Thirty-one years ago this adman started working for traditional advertising agencies. Our sketchpad with pencil was our “creative suite” since Apple and Adobe were only fledgling companies. Everything has changed.

Each of our clients had developed a product or service and hired us to communicate the benefits to a particular audience that needed them. Nothing has changed.

Our agency had a full-time media director who researched the best way to “find” an audience. She knew almost every print publication available and could rattle off subscription rates, audience reach, and content specialty. There were no digital opportunities since there was no internet. People actually read printed publications to discover things. Everything has changed.

Today we watch the rise of online purchases and the decline of brick-and-mortar stores. Internet rules. We see how easy it is to boost a social post and then book, create, and post a digital banner ad. So newspapers and magazines struggle for subscribers (and advertisers) but many organizations still post their latest ads as part of their media buy. Nothing has changed. Or has it?

Should the church be purchasing traditional ads in printed newspapers and magazines?

Yes. No. Maybe.

Sound confusing? Because the choices are greater for opportunities, and there’s a huge complexity to understand where to “find” our audience (congregation and greater community) as they’ve become very fragmented. The facts: Everyone doesn’t read the newspaper anymore. Nor do they subscribe to the staple news magazine. Everything has changed. But nothing has really changed; we all want to take our message to people who need it.

  • People still read newspapers (24 billion are published worldwide annually). Sheepishly, I admit that I read our local newspaper daily. There’s very little news in it since they can’t generate the ad revenues to print more pages. The benefit? There are fewer ads to compete with. The negative? There are fewer people opening the pages. Is it a waste of money for you? If you reaching an older audience in your church, your local newspaper is a good place to be found. You’ll reach more grandparents in newsprint than you will on Snapchat.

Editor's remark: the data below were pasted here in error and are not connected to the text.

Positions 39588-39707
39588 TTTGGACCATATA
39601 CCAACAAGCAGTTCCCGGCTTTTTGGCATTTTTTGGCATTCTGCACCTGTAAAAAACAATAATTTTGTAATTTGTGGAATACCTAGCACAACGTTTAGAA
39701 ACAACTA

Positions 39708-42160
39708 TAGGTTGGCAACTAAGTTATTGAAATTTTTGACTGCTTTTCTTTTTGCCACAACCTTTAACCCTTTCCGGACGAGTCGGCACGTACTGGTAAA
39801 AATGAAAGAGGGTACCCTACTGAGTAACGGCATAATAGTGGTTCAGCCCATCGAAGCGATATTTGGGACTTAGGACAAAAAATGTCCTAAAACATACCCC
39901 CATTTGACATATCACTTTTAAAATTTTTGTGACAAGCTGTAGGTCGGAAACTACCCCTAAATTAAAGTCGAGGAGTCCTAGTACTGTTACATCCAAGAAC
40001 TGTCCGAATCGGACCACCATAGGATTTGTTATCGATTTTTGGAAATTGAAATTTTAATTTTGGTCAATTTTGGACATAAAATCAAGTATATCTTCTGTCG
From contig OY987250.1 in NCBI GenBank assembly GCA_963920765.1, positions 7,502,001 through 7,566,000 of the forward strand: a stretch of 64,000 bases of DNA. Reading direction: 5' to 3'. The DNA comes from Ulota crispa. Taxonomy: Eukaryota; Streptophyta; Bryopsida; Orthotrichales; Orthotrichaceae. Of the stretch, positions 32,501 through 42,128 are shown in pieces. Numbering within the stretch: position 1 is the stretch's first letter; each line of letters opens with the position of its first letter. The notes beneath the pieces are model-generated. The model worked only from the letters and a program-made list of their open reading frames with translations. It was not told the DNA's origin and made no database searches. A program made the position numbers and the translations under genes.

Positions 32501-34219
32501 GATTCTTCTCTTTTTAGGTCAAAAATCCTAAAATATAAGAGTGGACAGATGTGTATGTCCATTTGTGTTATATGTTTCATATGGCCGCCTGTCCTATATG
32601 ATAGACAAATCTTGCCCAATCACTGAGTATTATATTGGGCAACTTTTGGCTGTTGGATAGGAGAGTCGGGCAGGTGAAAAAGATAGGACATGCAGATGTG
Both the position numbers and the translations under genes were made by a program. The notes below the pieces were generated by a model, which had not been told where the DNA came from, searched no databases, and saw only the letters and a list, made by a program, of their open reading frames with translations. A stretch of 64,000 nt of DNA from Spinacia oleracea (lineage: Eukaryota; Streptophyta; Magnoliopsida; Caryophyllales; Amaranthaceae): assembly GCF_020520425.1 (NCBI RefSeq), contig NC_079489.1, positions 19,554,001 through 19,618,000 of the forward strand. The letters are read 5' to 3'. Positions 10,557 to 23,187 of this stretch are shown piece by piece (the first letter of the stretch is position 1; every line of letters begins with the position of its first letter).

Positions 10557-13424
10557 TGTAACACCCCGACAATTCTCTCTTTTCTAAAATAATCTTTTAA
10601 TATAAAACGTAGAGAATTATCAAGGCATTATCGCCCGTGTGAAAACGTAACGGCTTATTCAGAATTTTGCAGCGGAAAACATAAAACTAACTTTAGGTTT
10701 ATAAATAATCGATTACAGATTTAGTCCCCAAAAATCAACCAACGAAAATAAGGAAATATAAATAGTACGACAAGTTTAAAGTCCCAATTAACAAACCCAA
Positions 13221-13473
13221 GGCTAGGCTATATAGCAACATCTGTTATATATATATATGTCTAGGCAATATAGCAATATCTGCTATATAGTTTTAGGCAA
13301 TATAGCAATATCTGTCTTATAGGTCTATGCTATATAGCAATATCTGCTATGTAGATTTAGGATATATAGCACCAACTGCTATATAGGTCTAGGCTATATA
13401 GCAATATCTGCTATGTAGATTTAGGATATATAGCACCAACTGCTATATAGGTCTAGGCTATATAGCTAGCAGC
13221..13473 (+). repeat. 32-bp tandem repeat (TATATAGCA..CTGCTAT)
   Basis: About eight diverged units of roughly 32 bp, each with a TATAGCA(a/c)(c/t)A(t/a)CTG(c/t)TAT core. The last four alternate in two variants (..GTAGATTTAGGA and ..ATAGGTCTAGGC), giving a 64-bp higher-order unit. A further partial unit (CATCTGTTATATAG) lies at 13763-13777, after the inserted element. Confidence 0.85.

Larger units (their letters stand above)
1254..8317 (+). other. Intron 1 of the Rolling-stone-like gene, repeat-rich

• Magazines are a bit different though with a broader audience. They usually have a very segmented audience that makes it worthwhile for you to hone your message. That’s the power of segmentation: talk directly to the readers. The more segmented the subscription base, the easier to identify a specific concern and give them the way your church will help them (ie. your local wedding planner magazine could allow you to advertise your marriage enrichment seminars). It’s also wise to be an advertiser if you’re talking with the editorial staff seeking them to write an article on you.
  • If you have a small budget and are targeting younger people, it’s probably best to use your dollars in the digital world (certainly not Yellow Pages). Social ads reach more people for a very little amount and have the ability to segment who receives the ads. However, I would challenge you to create better, professional ads that dominate the space with strong call-to-actions before you spend another dollar in advertising (digital or print). The world has so many interruptions and headlines passing by us from our phones, our televisions and our internet places, that we’ve become a world of scanners. Most read only headlines, photo captions, and callouts. Make sure your ad can interrupt those who are quickly scanning.
  • Advertising agencies create a Media Plan for an Advertising Campaign. The plan can be very complex with multiple publications containing multiple ads in a series. Or it can be fairly simple. Rarely will an agency ever recommend one publication with one ad. That’s not a campaign. We often hear churches say “we tried an ad and it didn’t work”. Note: One ad by itself will rarely work.

So how do you know which to choose for a successful ad campaign?

  1. Start by segmenting your audience (those who need what you’re offering). Be as specific by creating 2-3 top groups that easily encompass the majority of your congregation.
  2. List every place where your selected groups “probably” view or read regularly.
  3. Based on budget and importance of your event, product, or service, decide how many different ads could be created. Once someone sees an ad, they tend to skip it the next time. So consider creating multiple ads with a similar look but different images and headline.
  4. Consider the frequency of placement. This multiplies the possibilities of views from your audience. Someone might skim over an ad the first time but will see it the second time. Most large advertisers don’t have continuous ads running. Instead, they work in 13-week cycles which give the perception of always running. You simply want it to run enough to capture a lot of your audience.
  5. Use various mediums to create the campaign. Place the same (or similar) ad in your bulletin, newspaper, social media, and a local specialty magazine, for example. The “trustworthiness” of the content increases as the perception of “being everywhere” is created.

Is this easy? No. So many things are changing, but so much is the same. Find your audience and give them what they need. Digital and traditional print; because most audiences are in both locations. At least for now.